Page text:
Court of Appeal for B. C. confirms Canada’s law society rules to fight money laundering are effective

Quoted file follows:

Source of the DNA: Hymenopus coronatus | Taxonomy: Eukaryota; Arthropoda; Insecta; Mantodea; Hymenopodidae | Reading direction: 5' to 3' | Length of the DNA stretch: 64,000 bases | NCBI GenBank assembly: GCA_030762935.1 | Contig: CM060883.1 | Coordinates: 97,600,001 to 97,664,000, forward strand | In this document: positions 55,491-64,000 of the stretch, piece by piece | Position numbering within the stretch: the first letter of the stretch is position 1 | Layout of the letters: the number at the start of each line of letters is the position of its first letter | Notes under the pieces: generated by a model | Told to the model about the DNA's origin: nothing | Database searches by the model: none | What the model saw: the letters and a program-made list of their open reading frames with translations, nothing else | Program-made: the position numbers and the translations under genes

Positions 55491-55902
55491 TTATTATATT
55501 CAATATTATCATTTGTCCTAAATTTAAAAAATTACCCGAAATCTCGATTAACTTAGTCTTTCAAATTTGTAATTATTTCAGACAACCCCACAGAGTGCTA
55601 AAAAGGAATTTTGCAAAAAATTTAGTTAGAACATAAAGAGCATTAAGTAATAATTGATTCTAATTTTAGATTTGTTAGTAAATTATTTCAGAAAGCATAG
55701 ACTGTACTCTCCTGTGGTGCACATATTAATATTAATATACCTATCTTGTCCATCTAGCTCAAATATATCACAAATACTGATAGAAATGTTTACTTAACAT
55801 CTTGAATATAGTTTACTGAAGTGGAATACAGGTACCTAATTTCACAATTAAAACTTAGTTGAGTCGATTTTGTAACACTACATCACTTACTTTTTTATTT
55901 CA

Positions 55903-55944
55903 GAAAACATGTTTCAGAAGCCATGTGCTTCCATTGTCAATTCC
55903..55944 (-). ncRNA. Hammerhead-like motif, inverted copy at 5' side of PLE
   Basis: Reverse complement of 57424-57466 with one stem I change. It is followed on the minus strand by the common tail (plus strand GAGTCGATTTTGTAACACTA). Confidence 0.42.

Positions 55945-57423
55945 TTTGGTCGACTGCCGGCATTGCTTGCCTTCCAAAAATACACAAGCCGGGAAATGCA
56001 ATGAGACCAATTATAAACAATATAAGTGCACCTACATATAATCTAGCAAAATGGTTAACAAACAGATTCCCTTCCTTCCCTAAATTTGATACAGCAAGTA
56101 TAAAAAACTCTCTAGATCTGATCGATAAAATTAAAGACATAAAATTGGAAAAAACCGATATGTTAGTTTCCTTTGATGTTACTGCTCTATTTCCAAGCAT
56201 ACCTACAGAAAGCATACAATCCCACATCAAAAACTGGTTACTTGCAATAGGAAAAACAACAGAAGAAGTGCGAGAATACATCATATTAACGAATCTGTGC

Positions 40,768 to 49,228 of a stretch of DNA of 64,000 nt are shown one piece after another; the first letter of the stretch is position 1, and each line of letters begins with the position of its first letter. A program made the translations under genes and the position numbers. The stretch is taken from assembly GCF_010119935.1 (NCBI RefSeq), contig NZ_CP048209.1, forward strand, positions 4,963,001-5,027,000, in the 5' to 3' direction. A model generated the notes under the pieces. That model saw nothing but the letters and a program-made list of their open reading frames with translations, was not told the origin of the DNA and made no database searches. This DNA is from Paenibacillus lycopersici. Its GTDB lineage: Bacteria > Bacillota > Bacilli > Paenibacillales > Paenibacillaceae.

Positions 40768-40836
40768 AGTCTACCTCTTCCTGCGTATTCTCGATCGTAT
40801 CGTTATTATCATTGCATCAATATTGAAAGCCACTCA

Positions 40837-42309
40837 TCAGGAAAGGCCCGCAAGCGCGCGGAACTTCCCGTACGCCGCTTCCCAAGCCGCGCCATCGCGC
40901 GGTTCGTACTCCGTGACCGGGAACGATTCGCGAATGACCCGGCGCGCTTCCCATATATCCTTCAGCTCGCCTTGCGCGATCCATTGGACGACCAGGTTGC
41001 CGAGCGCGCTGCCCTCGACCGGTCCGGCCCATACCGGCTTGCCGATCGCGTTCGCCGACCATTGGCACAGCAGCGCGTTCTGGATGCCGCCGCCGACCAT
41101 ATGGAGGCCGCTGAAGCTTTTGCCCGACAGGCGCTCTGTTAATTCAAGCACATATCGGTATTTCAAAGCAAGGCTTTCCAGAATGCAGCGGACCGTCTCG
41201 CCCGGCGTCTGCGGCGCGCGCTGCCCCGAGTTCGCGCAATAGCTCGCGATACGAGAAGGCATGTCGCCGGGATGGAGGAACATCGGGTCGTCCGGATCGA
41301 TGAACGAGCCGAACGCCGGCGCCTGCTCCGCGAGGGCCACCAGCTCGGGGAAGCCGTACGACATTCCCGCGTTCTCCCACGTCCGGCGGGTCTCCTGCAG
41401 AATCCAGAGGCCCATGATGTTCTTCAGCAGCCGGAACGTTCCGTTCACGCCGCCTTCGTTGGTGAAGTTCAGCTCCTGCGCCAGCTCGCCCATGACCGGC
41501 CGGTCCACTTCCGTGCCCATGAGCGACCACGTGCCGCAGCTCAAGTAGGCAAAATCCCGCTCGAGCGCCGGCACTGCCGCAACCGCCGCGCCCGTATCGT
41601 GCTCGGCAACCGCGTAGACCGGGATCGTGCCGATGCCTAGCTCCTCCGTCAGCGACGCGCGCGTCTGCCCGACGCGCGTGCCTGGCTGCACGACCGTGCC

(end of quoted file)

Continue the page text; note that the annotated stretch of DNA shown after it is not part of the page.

(April 5, 2013) The regulation of the legal profession by Canada’s law societies provides an effective and constitutional way to fight money laundering and terrorist financing, the Court of Appeal for British Columbia has ruled. In a judgment handed down April 4, 2013, the Court  said if the federal Proceeds of Crime (Money Laundering) and Terrorist Financing Act and the related regulations were applied to the legal profession, they would interfere with the independence of the Bar to an unacceptable degree. The Court held that independence of the Bar is a principle of fundamental justice under the Canadian Charter of Rights and Freedoms. “That is a crucial point” says Gerald Tremblay, Q.C., Ad.E, President of the Federation of Law Societies of Canada. “In this decision, the Court of Appeal has held that the independence of the Bar is a principle of fundamental justice, and dismissed the appeal on that basis.” The case was brought to the Court of Appeal by the federal government following a B.C. Supreme Court decision in September 2011. That decision also said that the anti-money laundering rules imposed on the legal profession by Canada’s law societies are effective, and that the application of the federal regime to the legal profession would be unconstitutional. The Federation of Law Societies of Canada was supported in its position by the Law Society of British Columbia, the Barreau du Québec, the Chambre des notaires du Québec and the Canadian Bar Association. The Federation had argued the case on a theory of three principles of fundamental justice: solicitor-client privilege, the lawyer's duty of undivided loyalty to the client and the independence of the Bar. The Federation’s position is that the federal legislation is also unnecessary for the legal profession because Canada’s law societies have already implemented rules requiring legal professionals to identify their clients, and prohibiting them from accepting large amounts of cash from clients except in certain limited circumstances. The parties had previously consented to a court order agreeing that the legislation would not be applied to the legal profession pending the resolution of the constitutional challenge, so the Court’s decision preserves that status. The parties also agreed in advance that the decision from the B.C. Courts would be binding across Canada. “We are pleased that the Court of Appeal has identified the importance of the issue of independence of the Bar, as well as again recognizing the important and proactive…